Abstract 2307: Seattle Heart Failure Model Overestimates Time to Mortality in Patients Referred for Heart Transplantation
Background: Accurate determination of time to death in advanced heart failure (HF) patients is critical for appropriate transplant candidate selection. Recently, Seattle Heart Failure Model (SHFM) was introduced to assess HF prognosis, however it was developed from a general HF population and its accuracy in advanced HF patients has not been reported.
Methods: We collected data on 51 advanced HF patients referred for transplant evaluation who died during follow-up (mean age 57.4±17.5 years, 70.1% male, and 56.9% white). Time to death prediction by the SHFM was assessed by plotting actuarial survival time vs. model error (=predicted-actual). Gender and race based stratified analysis were also performed.
Results: Median ejection fraction was 0.15 (25%–75%: 0.10 – 0.25), heart rate was 87±19 bpm, and systolic blood pressure was 117±22 mmHg. Overall 90.2% patients were on ACE inhibitor or angiotensin receptor blockers, 82.4% on beta-blockers, and 74.6% had a defibrillator implanted. Median expected survival by the SHFM was 6.4 (3.8 –9.7) years. Median actual survival was 2.0 (1.1–3.9) years. Residual analysis showed that the SHFM overestimated survival by 3.8 (1.5– 6.5) years, p<0.001, Fig 1⇓. Overall 86.3% patients lived shorter than projected survival. The SHFM overestimated survival more in black vs. white patients (4.5 years, 25%–75%: 2.3–7.9 years in blacks vs. 2.8 years, 25%–75%: 0.7– 6.0 years in whites, p=0.07). No significant gender differences were noted.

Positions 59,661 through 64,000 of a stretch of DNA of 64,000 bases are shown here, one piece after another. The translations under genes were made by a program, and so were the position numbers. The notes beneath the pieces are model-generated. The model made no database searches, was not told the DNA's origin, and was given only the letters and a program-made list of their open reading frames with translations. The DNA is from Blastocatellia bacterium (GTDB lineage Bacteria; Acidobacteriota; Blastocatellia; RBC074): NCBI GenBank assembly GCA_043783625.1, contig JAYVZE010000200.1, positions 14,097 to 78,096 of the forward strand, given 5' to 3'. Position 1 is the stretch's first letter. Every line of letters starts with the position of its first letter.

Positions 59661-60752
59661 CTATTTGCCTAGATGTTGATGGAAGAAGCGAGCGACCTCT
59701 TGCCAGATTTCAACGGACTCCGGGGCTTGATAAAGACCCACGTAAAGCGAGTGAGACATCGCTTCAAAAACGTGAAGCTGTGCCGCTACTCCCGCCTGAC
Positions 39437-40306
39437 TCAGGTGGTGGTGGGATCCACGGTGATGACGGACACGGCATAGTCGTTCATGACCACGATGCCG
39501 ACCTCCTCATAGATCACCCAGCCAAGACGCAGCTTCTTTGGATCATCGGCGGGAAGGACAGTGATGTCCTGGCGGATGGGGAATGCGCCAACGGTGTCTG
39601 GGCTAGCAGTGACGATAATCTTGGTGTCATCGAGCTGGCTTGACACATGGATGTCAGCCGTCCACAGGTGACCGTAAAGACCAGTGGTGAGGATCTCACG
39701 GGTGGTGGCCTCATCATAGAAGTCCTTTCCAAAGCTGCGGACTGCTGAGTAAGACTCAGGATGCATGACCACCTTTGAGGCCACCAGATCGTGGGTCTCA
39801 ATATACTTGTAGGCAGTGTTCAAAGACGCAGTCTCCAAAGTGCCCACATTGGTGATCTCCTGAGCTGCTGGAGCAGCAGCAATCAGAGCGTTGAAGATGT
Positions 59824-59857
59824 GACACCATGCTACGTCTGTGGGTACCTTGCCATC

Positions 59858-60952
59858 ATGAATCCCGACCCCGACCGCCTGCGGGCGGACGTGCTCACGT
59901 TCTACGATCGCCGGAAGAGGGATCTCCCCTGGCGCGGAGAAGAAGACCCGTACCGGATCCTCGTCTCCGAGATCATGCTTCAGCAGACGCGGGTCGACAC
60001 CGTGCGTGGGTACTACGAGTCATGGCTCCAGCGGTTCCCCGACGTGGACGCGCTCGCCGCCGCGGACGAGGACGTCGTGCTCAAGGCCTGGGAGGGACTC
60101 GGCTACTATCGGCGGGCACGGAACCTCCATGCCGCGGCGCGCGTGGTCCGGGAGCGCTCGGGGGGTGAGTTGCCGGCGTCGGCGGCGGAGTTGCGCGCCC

Conclusion: The SHFM significantly overestimates survival in advanced HF patients referred for transplantation, especially in blacks. Further studies are needed to modify and validate the SHFM in these patients.